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About Lake Charles commercial. (Lake Charles, Calcasieu Parish, La.) 1881-1898
Lake Charles, Calcasieu Parish, La. (1881-1898)
- Lake Charles commercial. : (Lake Charles, Calcasieu Parish, La.) 1881-1898
- Place of publication:
- Lake Charles, Calcasieu Parish, La.
- Geographic coverage:
- John McCormick
- Dates of publication:
- Ceased with Dec. 8, 1898?
- Vol. 1, no. 1 (July 9, 1881)-
- Lake Charles (La.)--Newspapers.
- Louisiana--Lake Charles.--fast--(OCoLC)fst01209444
- Archived issues are available in digital format from the Library of Congress Chronicling America online collection.
- Merged with: American, and: Lake Charles tribune, to form: Lake Charles weekly American.
- Succeeding Titles:
- Related Links:
- View complete holdings information
- First Issue Last Issue
Lake Charles Commercial
Located in coastal southwest Louisiana near the state's border with Texas, Lake Charles is one of Louisiana's youngest cities. The first large influx of settlers to the region came in the 1860s and consisted mostly of Northerners and European immigrants. Lumbering was an important early industry. In the 1880s, the region's agricultural potential began to be recognized. Lake Charles Mayor J. B. Watkins, a native of New York, embarked on an intensive advertising campaign in 1887 aimed largely at Midwestern farmers, who had experience growing grains. His efforts, together with those of Seaman A. Knapp, president of Iowa Agricultural College (now Iowa State University),led to southeast Louisiana's rapid growth as an agricultural producer, particularly of rice.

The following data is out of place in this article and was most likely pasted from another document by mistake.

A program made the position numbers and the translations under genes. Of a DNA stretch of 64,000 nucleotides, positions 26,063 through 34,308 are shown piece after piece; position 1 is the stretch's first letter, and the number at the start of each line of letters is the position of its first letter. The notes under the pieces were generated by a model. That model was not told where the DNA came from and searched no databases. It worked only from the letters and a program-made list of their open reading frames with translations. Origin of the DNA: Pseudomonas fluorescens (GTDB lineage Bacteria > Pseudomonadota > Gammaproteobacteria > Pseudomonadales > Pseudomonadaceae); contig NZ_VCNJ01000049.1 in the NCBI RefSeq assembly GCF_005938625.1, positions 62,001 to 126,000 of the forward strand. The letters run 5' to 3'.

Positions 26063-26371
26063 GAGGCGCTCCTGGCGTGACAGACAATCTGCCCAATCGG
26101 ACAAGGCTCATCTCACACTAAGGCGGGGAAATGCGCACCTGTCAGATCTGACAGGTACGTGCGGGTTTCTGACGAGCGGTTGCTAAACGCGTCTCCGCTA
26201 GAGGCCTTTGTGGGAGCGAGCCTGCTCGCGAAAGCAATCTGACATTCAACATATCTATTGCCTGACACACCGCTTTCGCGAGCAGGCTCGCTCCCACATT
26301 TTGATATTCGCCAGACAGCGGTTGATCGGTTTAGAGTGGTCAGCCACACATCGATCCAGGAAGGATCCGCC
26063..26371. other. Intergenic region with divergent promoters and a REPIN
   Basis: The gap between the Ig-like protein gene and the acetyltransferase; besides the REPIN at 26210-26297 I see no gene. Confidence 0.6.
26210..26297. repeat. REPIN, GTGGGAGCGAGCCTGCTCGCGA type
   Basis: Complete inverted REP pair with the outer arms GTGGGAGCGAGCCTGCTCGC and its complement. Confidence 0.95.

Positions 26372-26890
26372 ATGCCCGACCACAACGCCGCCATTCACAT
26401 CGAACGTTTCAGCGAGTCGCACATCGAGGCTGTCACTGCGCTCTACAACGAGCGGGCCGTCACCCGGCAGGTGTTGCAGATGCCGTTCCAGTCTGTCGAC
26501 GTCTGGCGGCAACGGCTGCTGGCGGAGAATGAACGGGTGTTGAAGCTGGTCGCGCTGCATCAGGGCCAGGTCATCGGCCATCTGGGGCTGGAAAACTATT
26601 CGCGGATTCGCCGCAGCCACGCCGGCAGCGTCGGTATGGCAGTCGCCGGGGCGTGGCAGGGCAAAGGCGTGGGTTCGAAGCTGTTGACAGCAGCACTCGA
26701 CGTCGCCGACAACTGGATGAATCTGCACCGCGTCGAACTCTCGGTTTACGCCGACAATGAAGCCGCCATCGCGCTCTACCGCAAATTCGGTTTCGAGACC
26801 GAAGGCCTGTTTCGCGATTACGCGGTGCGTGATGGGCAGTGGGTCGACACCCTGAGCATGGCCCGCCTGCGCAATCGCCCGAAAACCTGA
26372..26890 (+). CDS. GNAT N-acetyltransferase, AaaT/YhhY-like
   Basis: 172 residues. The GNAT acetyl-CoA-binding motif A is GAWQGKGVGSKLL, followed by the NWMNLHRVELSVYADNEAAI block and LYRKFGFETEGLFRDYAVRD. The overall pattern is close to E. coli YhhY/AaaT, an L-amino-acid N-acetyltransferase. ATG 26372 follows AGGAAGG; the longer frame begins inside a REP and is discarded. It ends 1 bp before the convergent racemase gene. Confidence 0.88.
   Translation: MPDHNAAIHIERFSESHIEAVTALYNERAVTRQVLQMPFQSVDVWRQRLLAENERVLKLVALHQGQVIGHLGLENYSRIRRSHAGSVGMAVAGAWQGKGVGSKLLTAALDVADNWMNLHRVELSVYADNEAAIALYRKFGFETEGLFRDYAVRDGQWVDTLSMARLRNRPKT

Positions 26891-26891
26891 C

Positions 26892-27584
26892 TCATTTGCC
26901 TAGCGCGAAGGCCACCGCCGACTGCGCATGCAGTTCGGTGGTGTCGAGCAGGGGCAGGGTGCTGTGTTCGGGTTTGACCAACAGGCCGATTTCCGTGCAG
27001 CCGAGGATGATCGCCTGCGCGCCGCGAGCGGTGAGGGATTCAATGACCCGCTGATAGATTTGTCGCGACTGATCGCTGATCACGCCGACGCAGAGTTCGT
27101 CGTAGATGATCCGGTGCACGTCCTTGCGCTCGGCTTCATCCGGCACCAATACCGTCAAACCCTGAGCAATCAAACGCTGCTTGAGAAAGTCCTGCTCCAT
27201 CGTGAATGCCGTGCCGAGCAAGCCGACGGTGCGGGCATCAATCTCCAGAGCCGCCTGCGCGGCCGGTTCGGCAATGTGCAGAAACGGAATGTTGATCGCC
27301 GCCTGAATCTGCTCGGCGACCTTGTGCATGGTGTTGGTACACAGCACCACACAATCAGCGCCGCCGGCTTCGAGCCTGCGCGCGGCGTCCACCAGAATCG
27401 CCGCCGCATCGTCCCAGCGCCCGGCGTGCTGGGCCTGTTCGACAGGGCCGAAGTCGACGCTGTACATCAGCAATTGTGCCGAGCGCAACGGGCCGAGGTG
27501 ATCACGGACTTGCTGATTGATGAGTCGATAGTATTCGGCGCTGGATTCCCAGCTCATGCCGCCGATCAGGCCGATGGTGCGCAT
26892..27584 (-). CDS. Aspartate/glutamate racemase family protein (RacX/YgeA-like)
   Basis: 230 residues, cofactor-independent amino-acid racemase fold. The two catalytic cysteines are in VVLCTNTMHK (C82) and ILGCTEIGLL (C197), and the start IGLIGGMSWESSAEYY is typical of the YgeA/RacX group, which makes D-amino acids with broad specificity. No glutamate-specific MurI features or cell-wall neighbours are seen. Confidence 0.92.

The Lake Charles Commercial was founded in 1881 by John McCormick (d. 1892). At that time, the town had a population of just over 800. A four-page Democratic weekly, the Commercial carried a mix of local, national, and international news. McCormick focused on promoting agriculture and industry, as well as schools such as Lake Charles College, founded in 1890 by New England Congregationalists. Much of the paper consists of advertisements placed by local merchants, many of whom were Jewish. Despite the large number of ads for local saloons, in the 1890s the Commercial carried a Women's Christian Temperance Union column as well as other articles on the temperance movement.
Shortly before his death in 1892, John McCormick turned over the paper to his son Charles Michael McCormick (1866-1900). The Commercial continued until 1898, when it merged with the Lake Charles Tribune and American to form the Lake Charles Weekly American.
Provided by: Louisiana State University; Baton Rouge, LA